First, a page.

Researchers have identified a gene that may cause some cases of inherited prostate cancer. They have also proposed the first mechanism for how prostate cancer might arise from the mutations in the gene, which is best known for defending cells against viruses. Although only about 10% of prostate cancer victims inherit the disease, the genetic culprit could reveal broader clues about how prostate cancer wreaks its damage.
The gene is located on chromosome 1, an area that's been scrutinized for prostate cancer genes since 1996, when family studies revealed a link between a region of that chromosome and the disease (ScienceNOW, 21 November 1996). Although geneticists had pinpointed locations on chromosomes 1, 17, 20, and X linked to the disease, disease-causing genes within these regions had remained elusive. One gene in the critical region of chromosome 1 encodes an enzyme called RNase L; the L stands for latent because in healthy cells the enzyme lies dormant. It springs to life in the presence of double-stranded RNA, which often accompanies invasion of the cell by a virus. Adding RNase L to a cell triggers cell suicide, suggesting the enzyme may prevent viruses from spreading, and may help suppress tumors by preventing cells from multiplying out of control. But this role has remained speculative and has been contradicted by studies showing that mice without RNase L do not develop tumors.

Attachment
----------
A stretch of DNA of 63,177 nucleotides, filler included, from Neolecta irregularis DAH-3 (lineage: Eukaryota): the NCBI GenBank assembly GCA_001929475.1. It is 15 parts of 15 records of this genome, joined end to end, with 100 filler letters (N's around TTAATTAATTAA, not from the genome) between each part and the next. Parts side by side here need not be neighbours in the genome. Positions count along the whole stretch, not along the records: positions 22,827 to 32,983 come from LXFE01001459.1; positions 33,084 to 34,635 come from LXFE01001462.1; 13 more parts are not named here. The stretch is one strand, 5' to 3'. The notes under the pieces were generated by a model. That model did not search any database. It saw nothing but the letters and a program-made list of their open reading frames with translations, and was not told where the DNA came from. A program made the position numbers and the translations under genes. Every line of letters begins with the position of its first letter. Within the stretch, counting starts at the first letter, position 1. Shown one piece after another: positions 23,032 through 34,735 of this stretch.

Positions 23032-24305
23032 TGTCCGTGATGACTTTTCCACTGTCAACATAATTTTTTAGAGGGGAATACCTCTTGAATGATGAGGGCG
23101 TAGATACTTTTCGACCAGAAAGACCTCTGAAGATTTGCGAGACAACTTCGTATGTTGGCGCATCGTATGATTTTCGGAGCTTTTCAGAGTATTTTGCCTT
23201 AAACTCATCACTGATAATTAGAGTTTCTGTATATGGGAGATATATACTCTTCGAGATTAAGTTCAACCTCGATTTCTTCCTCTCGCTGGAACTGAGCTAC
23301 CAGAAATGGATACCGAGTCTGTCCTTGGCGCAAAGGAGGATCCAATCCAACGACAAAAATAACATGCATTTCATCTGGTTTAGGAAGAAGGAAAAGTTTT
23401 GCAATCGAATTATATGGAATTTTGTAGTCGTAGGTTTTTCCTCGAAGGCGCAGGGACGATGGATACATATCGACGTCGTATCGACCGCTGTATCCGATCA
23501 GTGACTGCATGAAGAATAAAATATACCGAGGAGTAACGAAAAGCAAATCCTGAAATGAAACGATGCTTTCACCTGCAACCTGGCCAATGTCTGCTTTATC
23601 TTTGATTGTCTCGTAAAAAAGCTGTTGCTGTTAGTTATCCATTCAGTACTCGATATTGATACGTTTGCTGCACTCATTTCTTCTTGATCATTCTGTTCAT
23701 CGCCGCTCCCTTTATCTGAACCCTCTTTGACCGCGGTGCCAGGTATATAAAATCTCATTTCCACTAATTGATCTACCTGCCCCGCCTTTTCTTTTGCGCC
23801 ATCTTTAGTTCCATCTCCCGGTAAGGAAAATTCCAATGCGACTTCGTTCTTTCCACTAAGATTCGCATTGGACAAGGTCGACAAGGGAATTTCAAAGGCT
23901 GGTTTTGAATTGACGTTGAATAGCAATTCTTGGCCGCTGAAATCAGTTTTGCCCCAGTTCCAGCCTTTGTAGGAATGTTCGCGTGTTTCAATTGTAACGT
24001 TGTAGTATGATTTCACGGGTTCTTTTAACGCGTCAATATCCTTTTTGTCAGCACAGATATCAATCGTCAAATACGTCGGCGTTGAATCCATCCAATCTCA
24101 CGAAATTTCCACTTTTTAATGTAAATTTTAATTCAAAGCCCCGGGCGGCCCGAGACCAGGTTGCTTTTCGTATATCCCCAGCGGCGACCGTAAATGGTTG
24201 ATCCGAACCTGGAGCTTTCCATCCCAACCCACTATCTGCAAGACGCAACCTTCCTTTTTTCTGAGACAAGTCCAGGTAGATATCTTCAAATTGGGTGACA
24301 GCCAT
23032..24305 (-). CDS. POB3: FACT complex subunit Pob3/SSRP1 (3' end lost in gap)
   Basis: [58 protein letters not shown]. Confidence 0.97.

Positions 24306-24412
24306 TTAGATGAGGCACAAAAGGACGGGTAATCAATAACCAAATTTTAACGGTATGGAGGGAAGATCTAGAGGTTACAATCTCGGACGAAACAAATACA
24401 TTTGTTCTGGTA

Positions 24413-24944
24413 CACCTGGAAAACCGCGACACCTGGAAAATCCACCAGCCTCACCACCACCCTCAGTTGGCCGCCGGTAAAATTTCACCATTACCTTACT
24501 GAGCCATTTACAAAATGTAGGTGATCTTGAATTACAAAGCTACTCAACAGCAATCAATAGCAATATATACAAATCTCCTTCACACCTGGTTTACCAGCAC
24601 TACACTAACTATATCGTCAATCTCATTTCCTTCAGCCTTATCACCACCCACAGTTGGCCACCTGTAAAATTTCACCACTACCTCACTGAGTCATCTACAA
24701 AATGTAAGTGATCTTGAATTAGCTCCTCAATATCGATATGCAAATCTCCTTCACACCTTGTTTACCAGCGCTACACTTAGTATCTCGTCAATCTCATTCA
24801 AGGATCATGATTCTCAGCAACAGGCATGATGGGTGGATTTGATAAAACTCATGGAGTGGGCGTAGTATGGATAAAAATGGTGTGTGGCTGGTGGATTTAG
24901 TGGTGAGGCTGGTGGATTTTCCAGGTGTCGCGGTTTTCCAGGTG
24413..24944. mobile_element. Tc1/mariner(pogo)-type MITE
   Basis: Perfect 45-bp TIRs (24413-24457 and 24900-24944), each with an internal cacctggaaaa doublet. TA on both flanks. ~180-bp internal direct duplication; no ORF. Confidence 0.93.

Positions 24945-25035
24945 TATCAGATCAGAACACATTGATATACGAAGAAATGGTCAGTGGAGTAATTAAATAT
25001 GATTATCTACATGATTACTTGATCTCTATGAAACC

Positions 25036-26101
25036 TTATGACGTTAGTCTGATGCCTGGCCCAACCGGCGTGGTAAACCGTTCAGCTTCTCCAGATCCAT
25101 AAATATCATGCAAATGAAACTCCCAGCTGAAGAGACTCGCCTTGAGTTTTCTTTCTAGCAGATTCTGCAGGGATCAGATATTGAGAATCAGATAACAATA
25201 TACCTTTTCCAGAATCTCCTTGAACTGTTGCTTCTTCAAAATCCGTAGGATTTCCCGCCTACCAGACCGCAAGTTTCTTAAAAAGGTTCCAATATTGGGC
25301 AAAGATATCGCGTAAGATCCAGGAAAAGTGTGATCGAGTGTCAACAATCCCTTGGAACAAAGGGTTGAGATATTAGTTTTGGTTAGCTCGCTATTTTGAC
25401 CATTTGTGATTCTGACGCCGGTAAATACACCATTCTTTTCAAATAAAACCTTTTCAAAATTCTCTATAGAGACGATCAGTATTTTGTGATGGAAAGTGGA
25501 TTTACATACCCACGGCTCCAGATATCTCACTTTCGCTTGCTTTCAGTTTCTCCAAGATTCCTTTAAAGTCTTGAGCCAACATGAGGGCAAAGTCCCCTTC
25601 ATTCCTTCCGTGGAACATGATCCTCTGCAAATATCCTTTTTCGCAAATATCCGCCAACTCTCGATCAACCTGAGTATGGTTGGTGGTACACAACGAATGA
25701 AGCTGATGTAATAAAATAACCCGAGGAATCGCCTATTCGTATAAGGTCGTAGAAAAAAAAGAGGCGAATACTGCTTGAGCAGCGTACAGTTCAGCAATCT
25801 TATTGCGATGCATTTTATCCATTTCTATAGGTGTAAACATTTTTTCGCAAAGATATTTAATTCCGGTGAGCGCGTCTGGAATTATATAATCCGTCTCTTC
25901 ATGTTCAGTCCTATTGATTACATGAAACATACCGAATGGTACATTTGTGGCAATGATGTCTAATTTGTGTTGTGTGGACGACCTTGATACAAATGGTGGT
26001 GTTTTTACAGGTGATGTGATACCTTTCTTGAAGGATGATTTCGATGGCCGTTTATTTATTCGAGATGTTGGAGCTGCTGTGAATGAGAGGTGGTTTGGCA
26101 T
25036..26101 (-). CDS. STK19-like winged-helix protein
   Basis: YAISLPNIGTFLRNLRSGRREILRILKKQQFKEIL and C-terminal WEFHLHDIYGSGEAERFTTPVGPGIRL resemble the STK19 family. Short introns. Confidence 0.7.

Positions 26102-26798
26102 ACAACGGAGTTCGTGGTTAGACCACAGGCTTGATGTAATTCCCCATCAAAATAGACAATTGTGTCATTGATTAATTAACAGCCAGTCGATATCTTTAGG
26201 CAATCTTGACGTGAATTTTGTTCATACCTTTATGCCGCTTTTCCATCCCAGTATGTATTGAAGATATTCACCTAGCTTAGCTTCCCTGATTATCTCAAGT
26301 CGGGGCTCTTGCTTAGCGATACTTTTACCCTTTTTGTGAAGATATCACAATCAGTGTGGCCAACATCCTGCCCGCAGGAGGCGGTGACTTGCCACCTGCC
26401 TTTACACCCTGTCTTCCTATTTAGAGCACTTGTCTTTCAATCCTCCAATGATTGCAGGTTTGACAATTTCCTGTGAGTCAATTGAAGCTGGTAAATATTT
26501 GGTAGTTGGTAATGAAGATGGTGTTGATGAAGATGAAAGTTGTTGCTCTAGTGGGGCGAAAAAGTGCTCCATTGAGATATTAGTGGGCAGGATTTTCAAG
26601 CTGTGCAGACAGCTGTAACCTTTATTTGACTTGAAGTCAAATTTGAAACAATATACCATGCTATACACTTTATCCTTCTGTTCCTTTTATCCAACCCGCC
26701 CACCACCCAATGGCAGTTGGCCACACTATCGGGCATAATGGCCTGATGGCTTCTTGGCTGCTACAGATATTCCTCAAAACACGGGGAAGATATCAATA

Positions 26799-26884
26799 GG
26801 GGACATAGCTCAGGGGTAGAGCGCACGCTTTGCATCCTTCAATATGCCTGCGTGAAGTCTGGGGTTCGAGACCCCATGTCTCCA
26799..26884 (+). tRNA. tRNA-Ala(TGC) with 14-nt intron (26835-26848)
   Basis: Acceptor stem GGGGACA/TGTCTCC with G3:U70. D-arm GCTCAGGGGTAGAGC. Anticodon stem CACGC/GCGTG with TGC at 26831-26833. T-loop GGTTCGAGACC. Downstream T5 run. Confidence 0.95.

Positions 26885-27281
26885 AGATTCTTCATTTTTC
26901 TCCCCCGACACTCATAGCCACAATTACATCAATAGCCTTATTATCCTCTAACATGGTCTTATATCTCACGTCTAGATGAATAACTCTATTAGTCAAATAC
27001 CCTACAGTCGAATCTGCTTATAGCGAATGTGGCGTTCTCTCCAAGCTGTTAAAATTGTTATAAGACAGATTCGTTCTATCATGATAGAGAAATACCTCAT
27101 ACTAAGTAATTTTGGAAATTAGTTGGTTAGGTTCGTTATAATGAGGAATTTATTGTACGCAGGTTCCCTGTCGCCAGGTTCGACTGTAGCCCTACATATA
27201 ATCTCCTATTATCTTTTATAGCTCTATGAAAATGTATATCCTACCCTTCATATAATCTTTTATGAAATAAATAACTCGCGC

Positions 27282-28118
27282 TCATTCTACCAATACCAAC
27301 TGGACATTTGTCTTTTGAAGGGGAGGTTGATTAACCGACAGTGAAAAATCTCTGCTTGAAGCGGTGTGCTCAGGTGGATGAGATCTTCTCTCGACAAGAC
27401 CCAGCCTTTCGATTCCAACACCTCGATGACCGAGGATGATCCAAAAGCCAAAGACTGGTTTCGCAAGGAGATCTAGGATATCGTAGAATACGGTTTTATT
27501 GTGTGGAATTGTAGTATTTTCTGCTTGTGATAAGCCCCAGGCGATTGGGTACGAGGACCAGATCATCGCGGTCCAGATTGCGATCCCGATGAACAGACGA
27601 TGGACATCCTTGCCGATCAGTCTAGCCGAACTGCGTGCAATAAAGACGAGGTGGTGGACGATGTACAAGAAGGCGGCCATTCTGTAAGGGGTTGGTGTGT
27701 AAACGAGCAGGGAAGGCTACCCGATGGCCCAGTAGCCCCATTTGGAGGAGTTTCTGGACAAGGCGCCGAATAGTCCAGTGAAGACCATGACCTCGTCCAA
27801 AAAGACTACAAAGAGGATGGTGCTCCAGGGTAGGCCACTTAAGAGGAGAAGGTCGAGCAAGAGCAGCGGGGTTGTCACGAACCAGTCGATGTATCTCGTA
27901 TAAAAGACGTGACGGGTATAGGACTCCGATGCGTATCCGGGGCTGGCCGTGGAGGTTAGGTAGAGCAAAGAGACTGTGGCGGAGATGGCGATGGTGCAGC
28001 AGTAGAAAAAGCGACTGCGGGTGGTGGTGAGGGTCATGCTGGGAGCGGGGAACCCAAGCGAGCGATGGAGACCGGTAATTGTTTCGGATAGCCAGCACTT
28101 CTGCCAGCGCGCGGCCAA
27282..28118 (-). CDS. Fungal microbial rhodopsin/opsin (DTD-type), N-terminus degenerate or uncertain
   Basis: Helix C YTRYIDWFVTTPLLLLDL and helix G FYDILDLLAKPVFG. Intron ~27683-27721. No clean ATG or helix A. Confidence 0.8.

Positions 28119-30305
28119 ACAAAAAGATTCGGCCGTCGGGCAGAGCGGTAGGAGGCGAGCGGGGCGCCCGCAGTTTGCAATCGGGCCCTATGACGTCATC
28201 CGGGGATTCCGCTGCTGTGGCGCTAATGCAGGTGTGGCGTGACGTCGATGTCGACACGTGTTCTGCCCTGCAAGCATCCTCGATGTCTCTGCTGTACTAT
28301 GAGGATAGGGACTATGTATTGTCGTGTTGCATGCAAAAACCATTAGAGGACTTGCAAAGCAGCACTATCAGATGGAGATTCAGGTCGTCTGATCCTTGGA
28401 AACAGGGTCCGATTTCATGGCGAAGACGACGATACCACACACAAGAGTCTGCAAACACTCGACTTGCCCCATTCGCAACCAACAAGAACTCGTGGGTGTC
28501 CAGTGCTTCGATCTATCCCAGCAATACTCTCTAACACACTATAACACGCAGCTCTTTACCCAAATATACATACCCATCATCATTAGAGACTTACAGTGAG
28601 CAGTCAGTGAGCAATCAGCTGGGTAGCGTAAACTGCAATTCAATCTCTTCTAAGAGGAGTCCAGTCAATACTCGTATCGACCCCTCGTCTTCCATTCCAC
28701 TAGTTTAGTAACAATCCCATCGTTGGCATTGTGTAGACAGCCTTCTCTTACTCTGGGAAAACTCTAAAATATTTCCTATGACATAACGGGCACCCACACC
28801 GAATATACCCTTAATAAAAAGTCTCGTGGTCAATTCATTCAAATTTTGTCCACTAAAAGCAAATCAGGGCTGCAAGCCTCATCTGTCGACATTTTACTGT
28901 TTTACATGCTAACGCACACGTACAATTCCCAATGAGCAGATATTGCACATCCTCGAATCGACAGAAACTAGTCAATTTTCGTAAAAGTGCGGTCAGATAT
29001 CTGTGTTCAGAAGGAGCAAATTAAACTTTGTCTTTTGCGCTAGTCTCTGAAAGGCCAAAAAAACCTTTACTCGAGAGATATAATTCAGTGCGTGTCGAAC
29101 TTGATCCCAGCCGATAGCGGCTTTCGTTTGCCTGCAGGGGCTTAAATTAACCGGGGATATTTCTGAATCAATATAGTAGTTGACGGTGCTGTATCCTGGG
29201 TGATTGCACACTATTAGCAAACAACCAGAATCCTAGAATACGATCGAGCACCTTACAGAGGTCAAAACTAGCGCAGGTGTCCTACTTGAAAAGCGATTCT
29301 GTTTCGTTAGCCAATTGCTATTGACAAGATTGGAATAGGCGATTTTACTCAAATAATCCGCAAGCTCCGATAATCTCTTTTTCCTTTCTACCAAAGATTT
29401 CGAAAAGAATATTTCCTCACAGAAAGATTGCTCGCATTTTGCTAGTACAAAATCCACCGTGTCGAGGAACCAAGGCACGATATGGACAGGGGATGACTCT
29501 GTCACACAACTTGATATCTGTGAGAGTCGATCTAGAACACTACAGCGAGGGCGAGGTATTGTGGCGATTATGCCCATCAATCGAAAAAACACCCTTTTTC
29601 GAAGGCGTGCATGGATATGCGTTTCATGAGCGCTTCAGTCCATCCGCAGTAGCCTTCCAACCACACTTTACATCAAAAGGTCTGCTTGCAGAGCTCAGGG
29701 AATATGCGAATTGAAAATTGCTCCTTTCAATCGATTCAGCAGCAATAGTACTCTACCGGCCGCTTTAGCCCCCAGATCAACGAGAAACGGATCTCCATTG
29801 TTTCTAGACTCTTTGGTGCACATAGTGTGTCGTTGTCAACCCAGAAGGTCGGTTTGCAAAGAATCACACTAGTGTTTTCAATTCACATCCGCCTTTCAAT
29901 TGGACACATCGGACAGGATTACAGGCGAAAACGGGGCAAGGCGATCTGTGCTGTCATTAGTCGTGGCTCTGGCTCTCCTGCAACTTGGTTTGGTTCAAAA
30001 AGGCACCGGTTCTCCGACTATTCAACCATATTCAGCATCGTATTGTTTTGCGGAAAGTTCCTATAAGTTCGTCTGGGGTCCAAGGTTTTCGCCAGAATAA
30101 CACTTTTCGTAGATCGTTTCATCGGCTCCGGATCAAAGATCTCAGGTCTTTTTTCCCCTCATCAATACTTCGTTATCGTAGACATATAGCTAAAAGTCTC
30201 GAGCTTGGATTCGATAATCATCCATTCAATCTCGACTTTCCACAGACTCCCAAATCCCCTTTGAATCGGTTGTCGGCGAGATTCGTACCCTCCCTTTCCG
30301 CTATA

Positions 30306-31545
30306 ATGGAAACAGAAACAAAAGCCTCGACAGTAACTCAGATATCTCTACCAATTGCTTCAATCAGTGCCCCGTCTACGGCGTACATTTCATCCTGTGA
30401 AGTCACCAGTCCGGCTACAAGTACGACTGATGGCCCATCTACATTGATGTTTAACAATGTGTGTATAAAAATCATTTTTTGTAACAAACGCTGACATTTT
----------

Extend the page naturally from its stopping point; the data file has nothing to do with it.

An international research collaboration involving 14 institutions has now published evidence that a lack of RNase L may cause prostate cancer. After screening DNA samples from 26 prostate cancer patients and their families, all at high-risk for the disease, they found mutations in the RNase L gene in two families. Individuals with prostate cancer had inherited only one good copy of the gene. At some point, a mutation had disabled the good copy in a prostate cell. Cell-staining revealed that the tumor cells contained no functional RNase L, the group reports in the February issue of Nature Genetics. The researchers believe that this lack triggered the tumor growth.
"It's not going to be the end all and be all--it may be one of many," says cancer researcher Kimberly Rieger-Christ of the Lahey Clinic in Burlington, Massachusetts. Rieger notes that mutations in RNase L might work in concert with other mutations to cause the disease, which could explain why mice lacking RNase L don't develop cancer.